Eval of Windows 7, MCITP, and e-learning notes

 Posted by at 2:26 pm  Windows, Windows Research  Comments Off on Eval of Windows 7, MCITP, and e-learning notes
Apr 122010

I have a need to maintain my marketability and recent job searching has reminded me that I need to add a few certifications to my resume.� Towards that end I decided to use Microsoft’s e-learning to study for and pass (hopefully) the testes required for MCITP: Enterprise Administrator. MCITP stands for Microsoft Certified IT Professional, and it is the certification track to use for skill building with the latest topics such as Windows Server 2008, SQL Server 2008, or Exchange 2010. Visit the MCITP page at Microsoft for all the details.

I found navigating the Microsoft training website somewhat awkward at first, and it felt as though I was clicking around in circles until I got my bearings.� I purchased e-learning for the first three of five tests required for the MCITP: Enterprise Administrator, for roughly $1,300.00, and plan to practice my labs both online and on an instance leveraging my TechNet subscription and VMWare Fusion: my laptop is a MacBook Pro. I still need to purchase the last two tests, the complete list for MCITP: Enterprise Administrator is 70-640, 70-642, 70-643, 70-680 (my choice), and 70-647. Those I procured are for 70-640, 70-642, and 70-643.

I am taking the e-learning classes from Windows 7, built virtually in VMWare Fusion and will be making notes on that experience as I go.� I tried to initiate the e-learning lessons under Firefox from OS X and found that they would not load, luckily I had a Windows 7 instance already built.� I loaded the free “Microsoft Live” bundle of applications onto Windows 7, which gave me Live Mail among other apps which worked well with my passport account in hotmail.� But I haven’t yet seen if there is an office live linkage for Wordpad; I suspect there is not.

More to come…

Exchange 2003 client protocols

 Posted by at 6:10 pm  Windows, Windows Research  Comments Off on Exchange 2003 client protocols
Apr 042010

So why the generic subject of protocols under Exchange 2003? I had an interview the other day and one of the three consultant questioned the configuration of my Exchange server, stating it was a strange configuration that my clients were not connecting via MAPI and why we still relied on PST files. I replied that the clients connect either by IMAP or POP3, and felt a little caught off guard about his MAPI comment. Some searching on the net revealed what I already knew that there are three essential protocols: POP3, IMAP, and MAPI (known usually at client setup as MS Exchange Server). The later is what caught me, that I think of “MS Exchange Server” rather than its underlying protocol, MAPI.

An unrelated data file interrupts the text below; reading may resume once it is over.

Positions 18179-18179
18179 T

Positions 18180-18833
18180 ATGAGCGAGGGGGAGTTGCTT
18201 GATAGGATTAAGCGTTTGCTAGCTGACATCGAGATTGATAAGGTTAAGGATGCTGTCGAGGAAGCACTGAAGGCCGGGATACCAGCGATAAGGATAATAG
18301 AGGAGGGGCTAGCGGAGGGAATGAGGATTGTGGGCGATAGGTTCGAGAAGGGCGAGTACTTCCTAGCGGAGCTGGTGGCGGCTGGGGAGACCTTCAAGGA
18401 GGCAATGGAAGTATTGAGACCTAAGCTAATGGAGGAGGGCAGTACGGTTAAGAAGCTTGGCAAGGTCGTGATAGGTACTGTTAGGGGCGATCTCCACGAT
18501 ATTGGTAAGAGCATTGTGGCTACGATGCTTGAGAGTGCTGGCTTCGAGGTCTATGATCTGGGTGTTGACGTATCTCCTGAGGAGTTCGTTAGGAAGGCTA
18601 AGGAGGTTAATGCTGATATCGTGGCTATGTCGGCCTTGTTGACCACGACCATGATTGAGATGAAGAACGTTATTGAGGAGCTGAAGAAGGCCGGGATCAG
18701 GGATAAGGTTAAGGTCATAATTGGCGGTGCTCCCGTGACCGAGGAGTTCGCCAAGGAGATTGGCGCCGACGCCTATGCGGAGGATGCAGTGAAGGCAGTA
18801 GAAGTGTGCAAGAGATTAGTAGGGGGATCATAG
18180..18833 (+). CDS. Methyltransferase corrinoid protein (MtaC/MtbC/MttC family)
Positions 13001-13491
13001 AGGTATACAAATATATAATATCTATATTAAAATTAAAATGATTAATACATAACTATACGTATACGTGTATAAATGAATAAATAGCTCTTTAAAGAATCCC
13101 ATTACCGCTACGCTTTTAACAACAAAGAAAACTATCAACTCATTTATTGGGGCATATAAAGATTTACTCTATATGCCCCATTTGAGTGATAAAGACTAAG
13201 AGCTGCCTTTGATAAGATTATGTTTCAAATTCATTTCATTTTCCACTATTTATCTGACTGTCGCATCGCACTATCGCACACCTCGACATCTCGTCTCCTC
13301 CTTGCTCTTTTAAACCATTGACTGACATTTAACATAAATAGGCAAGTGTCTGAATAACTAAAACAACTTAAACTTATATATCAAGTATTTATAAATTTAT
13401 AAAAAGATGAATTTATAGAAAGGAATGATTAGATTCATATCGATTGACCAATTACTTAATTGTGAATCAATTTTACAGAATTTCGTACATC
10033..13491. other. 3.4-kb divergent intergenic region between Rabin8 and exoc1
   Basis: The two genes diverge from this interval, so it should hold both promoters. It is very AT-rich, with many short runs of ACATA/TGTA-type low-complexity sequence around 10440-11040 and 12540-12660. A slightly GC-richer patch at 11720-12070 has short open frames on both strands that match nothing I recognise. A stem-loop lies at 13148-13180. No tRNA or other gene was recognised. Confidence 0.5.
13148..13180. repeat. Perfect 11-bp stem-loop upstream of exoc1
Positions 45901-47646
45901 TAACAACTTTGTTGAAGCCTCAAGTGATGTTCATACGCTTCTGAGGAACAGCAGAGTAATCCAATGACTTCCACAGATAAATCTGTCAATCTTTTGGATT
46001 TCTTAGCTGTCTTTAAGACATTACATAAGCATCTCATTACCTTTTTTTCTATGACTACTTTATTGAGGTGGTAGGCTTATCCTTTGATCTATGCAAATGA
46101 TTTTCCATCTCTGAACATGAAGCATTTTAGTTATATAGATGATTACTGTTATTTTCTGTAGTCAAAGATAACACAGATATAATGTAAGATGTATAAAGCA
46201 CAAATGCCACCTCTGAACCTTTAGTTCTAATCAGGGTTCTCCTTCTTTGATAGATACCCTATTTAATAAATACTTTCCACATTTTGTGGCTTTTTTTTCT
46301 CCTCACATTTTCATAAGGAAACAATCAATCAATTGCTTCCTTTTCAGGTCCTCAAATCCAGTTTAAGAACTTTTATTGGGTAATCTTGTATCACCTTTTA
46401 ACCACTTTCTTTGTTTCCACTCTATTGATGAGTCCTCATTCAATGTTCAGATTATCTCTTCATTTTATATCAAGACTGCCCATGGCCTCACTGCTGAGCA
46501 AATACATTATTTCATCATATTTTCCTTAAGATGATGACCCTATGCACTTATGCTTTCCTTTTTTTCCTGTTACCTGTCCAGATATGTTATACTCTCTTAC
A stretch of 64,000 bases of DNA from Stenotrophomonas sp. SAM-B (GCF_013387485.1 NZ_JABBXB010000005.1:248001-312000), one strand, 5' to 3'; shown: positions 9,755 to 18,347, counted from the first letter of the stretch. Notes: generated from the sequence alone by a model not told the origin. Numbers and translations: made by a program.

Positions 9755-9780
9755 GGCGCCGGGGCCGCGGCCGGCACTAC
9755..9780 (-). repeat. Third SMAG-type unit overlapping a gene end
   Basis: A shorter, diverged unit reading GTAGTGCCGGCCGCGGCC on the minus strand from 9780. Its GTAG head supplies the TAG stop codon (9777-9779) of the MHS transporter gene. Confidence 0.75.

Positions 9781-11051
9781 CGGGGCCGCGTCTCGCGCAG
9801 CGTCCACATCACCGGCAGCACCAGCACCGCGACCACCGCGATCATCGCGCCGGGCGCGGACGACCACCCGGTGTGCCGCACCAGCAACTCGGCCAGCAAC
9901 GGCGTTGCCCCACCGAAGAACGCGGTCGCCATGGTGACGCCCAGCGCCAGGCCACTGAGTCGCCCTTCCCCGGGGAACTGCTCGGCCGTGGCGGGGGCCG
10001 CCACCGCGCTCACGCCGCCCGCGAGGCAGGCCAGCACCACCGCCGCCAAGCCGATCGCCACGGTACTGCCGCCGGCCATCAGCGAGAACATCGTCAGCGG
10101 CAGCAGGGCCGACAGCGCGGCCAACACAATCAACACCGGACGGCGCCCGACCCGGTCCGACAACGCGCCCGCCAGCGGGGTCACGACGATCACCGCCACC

So what then are the deciding factors whether to use POP, IMAP or MAPI? Some additional research was warranted.� My hypothesis is that the original design decision was performance related, and our hub and spoke WAN topology (data center with two remote branch offices) across T1s was the reason that POP was chosen.� This bears additional research.

On a different note my search also revealed that I need to regress myself from time to time and review the innards of my current configuration, if for no other reason that to stay frosty on those topics. For instance, one article from MSExchange.org by Henrik Walther, circa 2006, (“Explaining the MAPI Access Feature in Exchange 2003 Service Pack 2”) states that Exchange 2003 before Service Pack 2 there was no elegant way to disable MAPI access, and offered an explanation of how to enable or disable MAPI access on a per user basis: ADSIEdit and ADModify are involved. ADSI, by Microsoft, is meant to abstract the capabilities of directory services from different providers and provide a single interface.